Saturday, December 25, 2010

Eagerly Waiting

Christmas. Who doesn't love it? How can you not enjoy reflecting on the most amazing miracle ever recorded, when transcendent God stooped to associate with humanity? But Christmas calls us to do more than look back. It calls us to look ahead with joy - or dread.

We cannot reflect on Jesus's birth without remembering why he came. He was not born just so we could have neat nativity scenes and songs about sweet baby Jesus. His main goal in life was not that we could get presents in his honor. His mission was set from before creation - he came to save sinners. Jesus was born to go to the cross, and to rise again and be glorified.

And we know that the story does not end there - Jesus is coming again! Christmas should remind us to not just look back on this wondrous event, but to look forward to its spectacular consummation. He came the first time to humbly go to the cross and die for our sin, but the second advent will have a significantly different goal:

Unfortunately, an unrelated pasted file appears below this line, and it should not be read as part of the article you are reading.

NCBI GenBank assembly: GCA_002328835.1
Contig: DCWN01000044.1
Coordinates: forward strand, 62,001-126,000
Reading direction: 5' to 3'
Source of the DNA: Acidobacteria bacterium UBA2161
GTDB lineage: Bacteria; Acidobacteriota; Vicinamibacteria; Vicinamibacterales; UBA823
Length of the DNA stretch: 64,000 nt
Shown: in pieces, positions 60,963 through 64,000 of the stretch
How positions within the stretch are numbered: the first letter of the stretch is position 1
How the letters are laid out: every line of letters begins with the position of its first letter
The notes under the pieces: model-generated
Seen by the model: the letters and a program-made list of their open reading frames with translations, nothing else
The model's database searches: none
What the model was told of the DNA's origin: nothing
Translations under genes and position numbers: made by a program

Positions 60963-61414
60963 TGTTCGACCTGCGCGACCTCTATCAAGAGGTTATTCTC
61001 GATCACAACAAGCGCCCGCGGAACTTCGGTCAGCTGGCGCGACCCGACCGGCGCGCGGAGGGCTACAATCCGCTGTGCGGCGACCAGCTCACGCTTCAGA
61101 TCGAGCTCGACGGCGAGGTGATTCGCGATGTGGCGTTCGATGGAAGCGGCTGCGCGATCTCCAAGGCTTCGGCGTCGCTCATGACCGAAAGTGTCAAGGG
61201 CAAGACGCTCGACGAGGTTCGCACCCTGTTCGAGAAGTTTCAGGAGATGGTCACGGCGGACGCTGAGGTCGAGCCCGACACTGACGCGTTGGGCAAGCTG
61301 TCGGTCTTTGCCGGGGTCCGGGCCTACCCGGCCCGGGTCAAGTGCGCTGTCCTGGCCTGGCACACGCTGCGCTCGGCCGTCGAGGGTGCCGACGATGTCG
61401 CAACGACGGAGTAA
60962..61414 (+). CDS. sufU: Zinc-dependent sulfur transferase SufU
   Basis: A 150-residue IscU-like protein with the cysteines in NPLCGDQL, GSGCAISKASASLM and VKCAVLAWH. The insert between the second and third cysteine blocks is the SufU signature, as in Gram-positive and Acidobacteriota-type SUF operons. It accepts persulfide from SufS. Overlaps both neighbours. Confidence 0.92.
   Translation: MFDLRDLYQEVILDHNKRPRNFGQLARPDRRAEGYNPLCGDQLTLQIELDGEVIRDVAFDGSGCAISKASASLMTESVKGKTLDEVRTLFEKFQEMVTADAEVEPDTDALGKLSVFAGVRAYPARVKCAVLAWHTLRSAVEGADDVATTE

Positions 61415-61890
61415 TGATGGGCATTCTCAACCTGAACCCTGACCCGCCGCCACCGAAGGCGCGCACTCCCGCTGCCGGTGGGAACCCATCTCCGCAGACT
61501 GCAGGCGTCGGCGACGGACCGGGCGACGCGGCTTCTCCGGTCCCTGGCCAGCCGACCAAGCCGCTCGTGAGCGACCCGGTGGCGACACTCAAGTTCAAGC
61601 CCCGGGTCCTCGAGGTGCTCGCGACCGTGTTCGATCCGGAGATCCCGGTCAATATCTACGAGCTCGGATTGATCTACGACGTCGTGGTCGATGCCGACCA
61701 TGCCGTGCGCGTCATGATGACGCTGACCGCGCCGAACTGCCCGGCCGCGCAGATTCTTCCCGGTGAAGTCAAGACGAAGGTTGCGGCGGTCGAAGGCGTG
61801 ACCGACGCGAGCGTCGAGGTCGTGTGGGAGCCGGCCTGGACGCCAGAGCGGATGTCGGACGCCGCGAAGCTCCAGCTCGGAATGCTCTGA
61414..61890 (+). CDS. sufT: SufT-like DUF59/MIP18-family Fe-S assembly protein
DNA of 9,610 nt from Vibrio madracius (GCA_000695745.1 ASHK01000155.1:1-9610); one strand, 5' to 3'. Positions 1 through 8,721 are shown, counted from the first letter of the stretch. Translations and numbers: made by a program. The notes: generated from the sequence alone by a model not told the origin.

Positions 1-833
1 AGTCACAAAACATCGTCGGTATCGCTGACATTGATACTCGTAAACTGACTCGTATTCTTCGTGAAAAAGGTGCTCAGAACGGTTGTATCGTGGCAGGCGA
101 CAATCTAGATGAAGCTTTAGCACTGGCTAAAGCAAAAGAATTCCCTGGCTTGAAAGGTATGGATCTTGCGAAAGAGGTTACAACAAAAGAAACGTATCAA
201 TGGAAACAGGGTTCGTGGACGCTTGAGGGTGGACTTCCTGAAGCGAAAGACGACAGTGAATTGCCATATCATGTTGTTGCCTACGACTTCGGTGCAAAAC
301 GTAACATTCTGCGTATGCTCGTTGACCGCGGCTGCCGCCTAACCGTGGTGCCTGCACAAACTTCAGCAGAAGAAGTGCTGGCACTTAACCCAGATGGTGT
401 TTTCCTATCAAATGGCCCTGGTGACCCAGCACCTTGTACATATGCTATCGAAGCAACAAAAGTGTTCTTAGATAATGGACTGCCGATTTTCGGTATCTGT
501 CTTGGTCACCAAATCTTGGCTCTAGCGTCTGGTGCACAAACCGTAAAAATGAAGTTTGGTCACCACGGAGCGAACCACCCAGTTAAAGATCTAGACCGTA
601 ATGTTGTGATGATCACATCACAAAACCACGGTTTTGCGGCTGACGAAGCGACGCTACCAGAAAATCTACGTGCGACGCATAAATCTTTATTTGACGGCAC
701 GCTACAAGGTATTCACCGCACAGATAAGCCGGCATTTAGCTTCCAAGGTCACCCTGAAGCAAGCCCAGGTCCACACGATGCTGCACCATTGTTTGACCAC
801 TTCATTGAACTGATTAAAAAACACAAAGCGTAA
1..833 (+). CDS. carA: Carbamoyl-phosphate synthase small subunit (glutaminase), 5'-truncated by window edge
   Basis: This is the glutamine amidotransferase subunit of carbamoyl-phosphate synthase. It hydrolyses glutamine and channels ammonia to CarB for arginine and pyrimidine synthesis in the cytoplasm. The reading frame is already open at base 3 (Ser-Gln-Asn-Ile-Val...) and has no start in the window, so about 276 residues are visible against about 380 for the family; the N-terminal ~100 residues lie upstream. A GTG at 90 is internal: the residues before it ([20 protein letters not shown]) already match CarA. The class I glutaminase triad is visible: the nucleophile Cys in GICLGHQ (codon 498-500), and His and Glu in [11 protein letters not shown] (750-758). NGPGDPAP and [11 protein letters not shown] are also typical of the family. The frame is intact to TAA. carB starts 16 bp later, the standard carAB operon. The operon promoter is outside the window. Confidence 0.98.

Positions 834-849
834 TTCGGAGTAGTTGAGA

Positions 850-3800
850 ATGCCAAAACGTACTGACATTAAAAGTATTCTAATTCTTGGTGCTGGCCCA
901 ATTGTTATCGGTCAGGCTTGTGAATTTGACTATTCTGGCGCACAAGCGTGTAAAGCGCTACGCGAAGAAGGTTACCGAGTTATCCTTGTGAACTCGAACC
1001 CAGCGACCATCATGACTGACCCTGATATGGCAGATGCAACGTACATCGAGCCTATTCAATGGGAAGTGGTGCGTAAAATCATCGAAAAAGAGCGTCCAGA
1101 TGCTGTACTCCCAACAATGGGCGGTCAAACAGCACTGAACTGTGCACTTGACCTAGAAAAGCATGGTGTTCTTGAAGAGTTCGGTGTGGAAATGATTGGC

"Nor was it to offer himself repeatedly, as the high priest enters the holy places every year with blood not his own, for then he would have had to suffer repeatedly since the foundation of the world. But as it is, he has appeared once for all at the end of the ages to put away sin by the sacrifice of himself. And just as it is appointed for man to die once, and after that comes judgment, so Christ, having been offered once to bear the sins of many, will appear a second time, not to deal with sin but to save those who are eagerly waiting for him." (Hebrews 9:25-28)

Christmas rightly taught should bring about two distinct reactions, depending on our standing before God. Those of us who are in Christ, who have had our sin dealt with, should experience both joy and eager expectation. We rejoice in what Jesus has done "by the sacrifice of himself", and long for the day when he returns to bring our salvation to its ultimate consummation. One of the all-too-often neglected marks of a Christian is an eager waiting for Christ's return. So this Christmas, if you are in Christ, ask yourself if you properly love the imminent second coming of Jesus Christ.